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Report: In U.S. Metros, More High-Income and Educated Households Opting to Rent

October 5th 2017 / Download PDF

NYU Furman Center’s 2017 National Rental Housing Landscape finds that the majority of large U.S. metros saw an increase in the share of households that rented their homes, which was primarily driven by rise in higher-income and highly-educated households choosing to rent. 

Affordability challenges persist for low-income households, with high rent premiums for movers and historically high rent burdens across U.S. metros.

 

New York, NY—In the nation’s large metros, the share of households renting their homes continued to grow, according to the 2017 National Rental Housing Landscape, released today by the NYU Furman Center. The recent uptick in renters was particularly strong among higher-income and highly-educated households, who increasingly opted to rent their homes even as the economy continued to recover after the Great Recession. 

The National Rental Housing Landscape, released annually by the NYU Furman Center, examines rental housing trends in the nation’s largest metropolitan areas. In 2017, the analysis expanded to include all U.S. metros with over a million people (53 metros total). The report observes trends and makes data on renter demographics, renter households, rental housing affordability, and the rental housing stock for each of the 53 metro areas, available at furmancenter.org/nrhl.

“We’re seeing a shift in the composition of renter households in the nation’s large metro areas. As renting a home becomes a more popular option among those with higher education levels and higher incomes, median renter income has also risen,” said Sewin Chan, Associate Professor of Public Policy at NYU Wagner and Research Affiliate at the NYU Furman Center. 

“The rise in higher-income renter households may mask the significant housing affordability challenges faced by lower-income renter households, who are both struggling to pay rent and have fewer affordable options if they need to move.”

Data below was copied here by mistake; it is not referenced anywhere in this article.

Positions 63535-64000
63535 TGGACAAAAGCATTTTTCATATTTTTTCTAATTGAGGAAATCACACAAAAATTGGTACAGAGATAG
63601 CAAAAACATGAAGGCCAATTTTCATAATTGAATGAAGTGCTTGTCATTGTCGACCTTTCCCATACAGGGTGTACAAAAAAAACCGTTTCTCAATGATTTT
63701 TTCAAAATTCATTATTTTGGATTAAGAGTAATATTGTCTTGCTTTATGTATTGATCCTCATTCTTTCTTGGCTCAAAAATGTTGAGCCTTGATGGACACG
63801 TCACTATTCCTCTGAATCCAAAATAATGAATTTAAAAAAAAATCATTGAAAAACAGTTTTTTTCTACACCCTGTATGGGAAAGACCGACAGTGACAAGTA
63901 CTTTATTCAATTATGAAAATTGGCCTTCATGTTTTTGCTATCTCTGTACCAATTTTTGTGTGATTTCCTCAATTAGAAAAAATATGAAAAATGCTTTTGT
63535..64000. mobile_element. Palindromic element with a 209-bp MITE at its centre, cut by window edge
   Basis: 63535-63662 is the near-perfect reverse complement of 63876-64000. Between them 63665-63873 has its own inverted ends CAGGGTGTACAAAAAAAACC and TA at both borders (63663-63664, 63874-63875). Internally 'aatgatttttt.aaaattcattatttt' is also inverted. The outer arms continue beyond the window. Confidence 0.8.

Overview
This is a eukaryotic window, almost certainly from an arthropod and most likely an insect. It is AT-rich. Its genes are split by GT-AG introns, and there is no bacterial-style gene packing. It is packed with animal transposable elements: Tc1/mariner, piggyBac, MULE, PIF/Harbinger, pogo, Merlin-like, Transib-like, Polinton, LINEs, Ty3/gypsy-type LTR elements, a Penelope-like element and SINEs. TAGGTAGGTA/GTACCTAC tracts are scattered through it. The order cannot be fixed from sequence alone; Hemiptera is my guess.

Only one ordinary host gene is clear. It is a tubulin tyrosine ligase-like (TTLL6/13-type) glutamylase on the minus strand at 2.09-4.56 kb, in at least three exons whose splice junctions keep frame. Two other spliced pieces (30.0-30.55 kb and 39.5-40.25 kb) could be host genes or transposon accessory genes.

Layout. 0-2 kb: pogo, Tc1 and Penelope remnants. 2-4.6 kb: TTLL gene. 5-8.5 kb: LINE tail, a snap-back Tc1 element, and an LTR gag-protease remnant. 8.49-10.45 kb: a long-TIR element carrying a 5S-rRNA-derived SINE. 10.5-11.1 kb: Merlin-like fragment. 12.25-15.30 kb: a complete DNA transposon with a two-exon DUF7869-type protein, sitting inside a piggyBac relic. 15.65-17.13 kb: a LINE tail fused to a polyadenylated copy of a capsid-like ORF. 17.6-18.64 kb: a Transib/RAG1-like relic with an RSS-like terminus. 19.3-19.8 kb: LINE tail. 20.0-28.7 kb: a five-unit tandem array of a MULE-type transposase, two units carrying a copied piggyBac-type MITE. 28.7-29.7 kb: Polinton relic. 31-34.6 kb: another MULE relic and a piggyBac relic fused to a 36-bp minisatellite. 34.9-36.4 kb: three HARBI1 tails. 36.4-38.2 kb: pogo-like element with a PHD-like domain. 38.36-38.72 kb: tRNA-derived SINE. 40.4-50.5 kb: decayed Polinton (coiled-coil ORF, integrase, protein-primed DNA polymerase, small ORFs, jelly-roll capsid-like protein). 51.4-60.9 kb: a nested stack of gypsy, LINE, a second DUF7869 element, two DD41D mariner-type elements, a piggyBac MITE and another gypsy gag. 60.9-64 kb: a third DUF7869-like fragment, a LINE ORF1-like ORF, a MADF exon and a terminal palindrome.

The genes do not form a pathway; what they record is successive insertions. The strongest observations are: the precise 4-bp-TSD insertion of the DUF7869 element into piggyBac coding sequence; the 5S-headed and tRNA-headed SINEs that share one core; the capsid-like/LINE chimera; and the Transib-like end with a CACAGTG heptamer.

According to the report, affordable housing options in most large U.S. metros have become increasingly limited. Households making half of the median income across all 53 metros ($30,500 in 2015) could only afford 17% of recently available units in 2015, down from 21.5% in 2006. 

Rentals that were recently on the market were more expensive than units overall in 51 of the 53 metros included the study. Across the 53 metros, median rent for recently available two-bedroom units was 4.8% higher than the median rent of all two-bedroom units, though this rent premium varied widely by metro. Recently-available two-bedroom units in the San Jose and San Francisco metros, for example, were roughly 30% more expensive than all two-bedroom units in the metro, while recently available rental units in the Minneapolis and Grand Rapids metros did not command a premium. 

Renter households today spend much more of their income on housing costs than in previous decades. Nationally, 46% of households were rent burdened in 2015, compared with 36% in 2000, and just 25% in 1970. The national trend for severely rent burdened households followed a similar pattern.

“This research outlines the economic pressures that have led to a rise in the cost of living for many low and moderate income families—families that are often times displaced from the communities where they live and work, “said Joanne Collett, Executive Director, JPMorgan Chase. “JPMorgan Chase’s support of this research aims to advance better housing policies that create more inclusive and equitable communities, and promotes greater access to affordable housing and more economic opportunities for all.”

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2017 NATIONAL RENTAL HOUSING LANDSCAPE | View microsite >>
 

MEDIA CONTACT: Shannon Moriarty ([email protected], 212-998-6492) 

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KEY FINDINGS


1. A higher share of households rented in 2015 than in 2012 in the vast majority of the 53 metro areas. This increase was particularly pronounced among higher-income households.

  • Between 2012 and 2015 the renter share rose by 1.2 percentage points among households with incomes above 120% of their metro’s area median income, while the renter share remained about the same among households with income below 50% of their metro’s area median income.